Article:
Due to the coronavirus pandemic effects, the oil shortage of demand, falling prices, poor returns and reduced production shale producers are expected to state the worst second quarter results since 2016.
Oil (CLc1 / LCOc1) has dropped nearly 35% since January, as fuel demand fell during the economic deadlocks. An unusual index for crude oil occurred in April, where WTI prices were on average less than $ 17 per barrel. Nobody expects anything more strange in the second quarter.
Low prices pushed shale oil companies to reduce nearly 2 million barrels of oil production in April and May. Volume recovered somewhat in June, and prices rose to $ 38 a barrel. The partial increase of June has been a cure to people’s financial problems. It’s a bit of a dreamy approach to think that rebound isn’t temporary.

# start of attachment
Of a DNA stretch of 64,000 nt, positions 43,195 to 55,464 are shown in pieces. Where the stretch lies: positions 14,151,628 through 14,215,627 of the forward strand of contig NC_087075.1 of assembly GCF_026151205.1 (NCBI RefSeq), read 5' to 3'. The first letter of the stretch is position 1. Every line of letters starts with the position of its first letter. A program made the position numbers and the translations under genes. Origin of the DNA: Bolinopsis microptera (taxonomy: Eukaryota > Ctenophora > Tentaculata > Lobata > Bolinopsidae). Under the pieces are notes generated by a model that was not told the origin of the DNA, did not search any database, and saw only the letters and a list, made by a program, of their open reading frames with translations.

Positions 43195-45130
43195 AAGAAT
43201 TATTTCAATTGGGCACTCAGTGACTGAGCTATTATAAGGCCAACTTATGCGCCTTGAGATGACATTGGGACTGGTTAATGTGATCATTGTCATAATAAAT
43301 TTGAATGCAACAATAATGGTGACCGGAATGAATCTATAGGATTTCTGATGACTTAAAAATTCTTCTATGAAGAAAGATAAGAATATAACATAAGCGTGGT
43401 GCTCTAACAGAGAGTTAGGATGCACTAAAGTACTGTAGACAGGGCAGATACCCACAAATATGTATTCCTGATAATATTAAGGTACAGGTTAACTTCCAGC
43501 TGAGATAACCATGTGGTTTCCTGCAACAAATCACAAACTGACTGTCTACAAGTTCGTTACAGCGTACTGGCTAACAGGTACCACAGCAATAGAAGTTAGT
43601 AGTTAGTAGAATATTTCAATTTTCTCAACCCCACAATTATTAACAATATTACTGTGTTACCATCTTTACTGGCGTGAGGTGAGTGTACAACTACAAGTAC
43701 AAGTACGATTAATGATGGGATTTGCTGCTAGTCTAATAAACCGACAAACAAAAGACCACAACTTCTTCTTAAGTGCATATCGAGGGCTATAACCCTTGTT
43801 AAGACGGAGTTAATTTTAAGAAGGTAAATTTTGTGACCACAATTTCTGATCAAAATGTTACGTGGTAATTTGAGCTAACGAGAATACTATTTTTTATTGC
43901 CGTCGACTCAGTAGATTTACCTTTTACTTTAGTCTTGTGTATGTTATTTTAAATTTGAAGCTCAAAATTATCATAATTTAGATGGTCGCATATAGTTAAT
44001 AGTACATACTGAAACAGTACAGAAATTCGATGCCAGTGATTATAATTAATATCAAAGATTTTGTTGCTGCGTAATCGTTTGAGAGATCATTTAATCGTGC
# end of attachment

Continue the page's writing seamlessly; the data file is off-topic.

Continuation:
It is said that the number of rock gas oil producers applying for bankruptcy has increased from five in the first quarter to 18 in the second quarter. Many producers’ properties are concerned that they are not economically valuable enough even at today’s stronger prices.
The sector is unfortunately downplayed by investors who are disappointed by the ten-year low return.